This is perhaps the classic work on the question of “what is a university for?” The book consists of two sections. The first is a series of nine “discourses” on University Teaching given on the inauguration of the Catholic University of Ireland, of which he was its first Rector. The second part is a collection of occasional lectures gathered under the theme “University Subjects”.
Newman’s summary in the last of his nine lectures on University Teaching summarizes the argument he pursues in these lectures:
I have accordingly laid down first, that all branches of knowledge are, at least implicitly, the subject matter of its teaching; that these branches are not isolated and independent one of another, but form together a whole or system, that they run into each other, and complete each other, and that, in proportion to our view of them, as a whole, is the exactness and trustworthiness of the knowledge which they separately convey; that the process of imparting knowledge to the intellect in this philosophical way is its true culture; that such culture is a good in itself, that the knowledge which is both its instrument and result is called Liberal Knowledge; that such culture, together with the knowledge which effects it, may fitly be sought for its own sake; that it is, however, in addition, of great secular utility, as constituting the best and highest formation of the intellect for social and political life; and lastly, that considered in a religious aspect, it concurs with Christianity a certain way, and then diverges from it; and consequently proves in the event, sometimes its serviceable ally, sometimes, from its very resemblance to it, an insidious and dangerous foe. (pp 162-163)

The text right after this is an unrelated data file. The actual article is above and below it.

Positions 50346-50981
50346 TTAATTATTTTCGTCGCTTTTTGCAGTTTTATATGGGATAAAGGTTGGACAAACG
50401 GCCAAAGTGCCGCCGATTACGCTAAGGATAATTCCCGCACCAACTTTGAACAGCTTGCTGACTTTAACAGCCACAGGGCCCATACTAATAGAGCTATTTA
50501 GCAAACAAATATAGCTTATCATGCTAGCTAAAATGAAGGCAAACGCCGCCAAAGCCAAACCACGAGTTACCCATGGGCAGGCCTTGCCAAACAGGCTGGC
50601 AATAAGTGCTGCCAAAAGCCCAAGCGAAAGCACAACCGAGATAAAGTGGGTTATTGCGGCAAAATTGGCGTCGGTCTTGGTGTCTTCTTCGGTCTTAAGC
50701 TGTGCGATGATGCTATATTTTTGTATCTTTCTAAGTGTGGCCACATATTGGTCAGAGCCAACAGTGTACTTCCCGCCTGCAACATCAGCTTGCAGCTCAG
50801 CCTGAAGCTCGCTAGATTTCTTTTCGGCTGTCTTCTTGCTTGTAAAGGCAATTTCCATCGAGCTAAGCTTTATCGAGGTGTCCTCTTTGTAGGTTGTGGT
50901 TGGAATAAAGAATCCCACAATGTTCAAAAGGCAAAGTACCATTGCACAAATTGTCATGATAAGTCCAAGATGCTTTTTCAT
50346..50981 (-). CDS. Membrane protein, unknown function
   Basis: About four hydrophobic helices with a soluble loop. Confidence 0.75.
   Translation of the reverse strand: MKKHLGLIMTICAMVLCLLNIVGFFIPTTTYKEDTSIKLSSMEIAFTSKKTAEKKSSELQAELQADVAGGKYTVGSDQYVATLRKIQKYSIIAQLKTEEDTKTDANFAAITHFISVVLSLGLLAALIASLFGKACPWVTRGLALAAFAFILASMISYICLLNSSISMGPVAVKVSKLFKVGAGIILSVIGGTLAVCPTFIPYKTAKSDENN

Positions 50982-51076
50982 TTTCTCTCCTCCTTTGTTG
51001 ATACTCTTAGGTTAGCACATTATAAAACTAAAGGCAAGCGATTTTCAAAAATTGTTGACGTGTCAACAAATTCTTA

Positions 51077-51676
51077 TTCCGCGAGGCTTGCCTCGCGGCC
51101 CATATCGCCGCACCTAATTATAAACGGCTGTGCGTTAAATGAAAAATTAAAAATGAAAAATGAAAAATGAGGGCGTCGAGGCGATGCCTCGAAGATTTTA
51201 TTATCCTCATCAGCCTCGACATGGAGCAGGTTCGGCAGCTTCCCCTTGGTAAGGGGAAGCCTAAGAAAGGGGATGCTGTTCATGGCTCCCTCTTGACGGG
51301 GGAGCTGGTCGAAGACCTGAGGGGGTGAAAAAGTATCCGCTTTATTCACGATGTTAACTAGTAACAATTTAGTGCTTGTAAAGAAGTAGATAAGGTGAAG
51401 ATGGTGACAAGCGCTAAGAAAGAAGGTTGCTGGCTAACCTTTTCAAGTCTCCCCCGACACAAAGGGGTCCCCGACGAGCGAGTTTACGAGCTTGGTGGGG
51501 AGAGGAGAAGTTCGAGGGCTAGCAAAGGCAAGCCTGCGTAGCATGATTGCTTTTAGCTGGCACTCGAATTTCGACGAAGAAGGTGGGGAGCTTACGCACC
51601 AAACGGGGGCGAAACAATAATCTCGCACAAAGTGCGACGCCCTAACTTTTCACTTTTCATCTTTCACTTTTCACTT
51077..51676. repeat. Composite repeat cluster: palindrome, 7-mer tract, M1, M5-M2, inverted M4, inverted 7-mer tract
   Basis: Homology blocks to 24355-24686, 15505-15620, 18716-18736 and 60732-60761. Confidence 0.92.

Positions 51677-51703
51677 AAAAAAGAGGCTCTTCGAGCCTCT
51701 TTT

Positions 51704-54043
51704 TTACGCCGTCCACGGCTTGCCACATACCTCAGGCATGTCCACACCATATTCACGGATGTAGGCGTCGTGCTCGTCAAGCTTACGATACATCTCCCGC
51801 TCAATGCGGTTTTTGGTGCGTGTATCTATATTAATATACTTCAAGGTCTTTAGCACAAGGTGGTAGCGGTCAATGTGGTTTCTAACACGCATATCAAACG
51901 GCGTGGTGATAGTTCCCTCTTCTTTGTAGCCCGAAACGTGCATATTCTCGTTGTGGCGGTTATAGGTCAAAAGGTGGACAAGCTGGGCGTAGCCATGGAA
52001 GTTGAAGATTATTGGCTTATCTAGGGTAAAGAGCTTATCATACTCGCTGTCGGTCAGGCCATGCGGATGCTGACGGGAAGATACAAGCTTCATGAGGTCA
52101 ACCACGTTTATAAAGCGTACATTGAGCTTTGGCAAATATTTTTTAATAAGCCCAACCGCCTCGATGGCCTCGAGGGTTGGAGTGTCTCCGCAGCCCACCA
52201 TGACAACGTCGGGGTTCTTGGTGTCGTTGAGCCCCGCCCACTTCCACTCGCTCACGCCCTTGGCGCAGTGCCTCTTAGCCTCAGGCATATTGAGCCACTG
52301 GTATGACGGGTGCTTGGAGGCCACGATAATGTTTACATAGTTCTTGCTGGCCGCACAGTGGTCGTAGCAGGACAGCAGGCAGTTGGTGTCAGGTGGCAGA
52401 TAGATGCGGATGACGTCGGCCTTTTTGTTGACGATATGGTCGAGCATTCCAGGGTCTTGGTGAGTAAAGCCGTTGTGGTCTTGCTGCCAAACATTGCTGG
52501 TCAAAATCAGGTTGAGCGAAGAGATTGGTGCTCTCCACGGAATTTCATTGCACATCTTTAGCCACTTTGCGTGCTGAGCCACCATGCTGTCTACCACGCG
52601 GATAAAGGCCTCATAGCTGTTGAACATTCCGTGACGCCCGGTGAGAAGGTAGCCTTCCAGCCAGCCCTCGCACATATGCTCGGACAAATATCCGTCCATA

There is so much one could talk about in this summary (and Newman does so at length!) that I will simply observe that he gives what is probably the classic defense of liberal education, articulates a Christian vision for the unity of knowledge, and also articulates the friend/foe relationship in which the Church has often found itself with regard to higher learning.
The second part includes lectures on Christianity and letters, English Catholic literature, Elementary studies (the groundwork he sees as necessary for the perfection of the intellect), a lecture on Infidelity, University Preaching, several lectures on Christianity and the sciences, and a lecture on the Discipline of the Mind.
Two things stood out to me in these lectures. One was Newman’s wisdom as he explore what we call the intersection or integration of faith and discipline. Newman was all for letting each discipline pursue its own modes of inquiry so long as none of these presumed to intrude upon either other disciplines nor the theological enterprise of the church (and vice versa!). On the whole he believes that truth will out in the end and that we don’t have to force reconciliations at the expense of theology or other academic disciplines–better to work with mystery and ambiguity. The second thing was his telling comments on how easy it is to know much about many things but in a disordered way rather than to discipline the mind through grammar, composition, the classic languages and foundational beliefs. This might be a telling criticism for our day when university students and even “educated” adults have opinions about everything but cannot write clearly or develop a logical argument.
That said, while Newman writes with a mastery of language and argument, he writes as a Victorian, with dense and compound sentences. I found that I often had to read him allow to capture a sense of the flow of his ideas. In other words, there is much rich thinking in this work but it is heavy going that requires the reader’s full attention.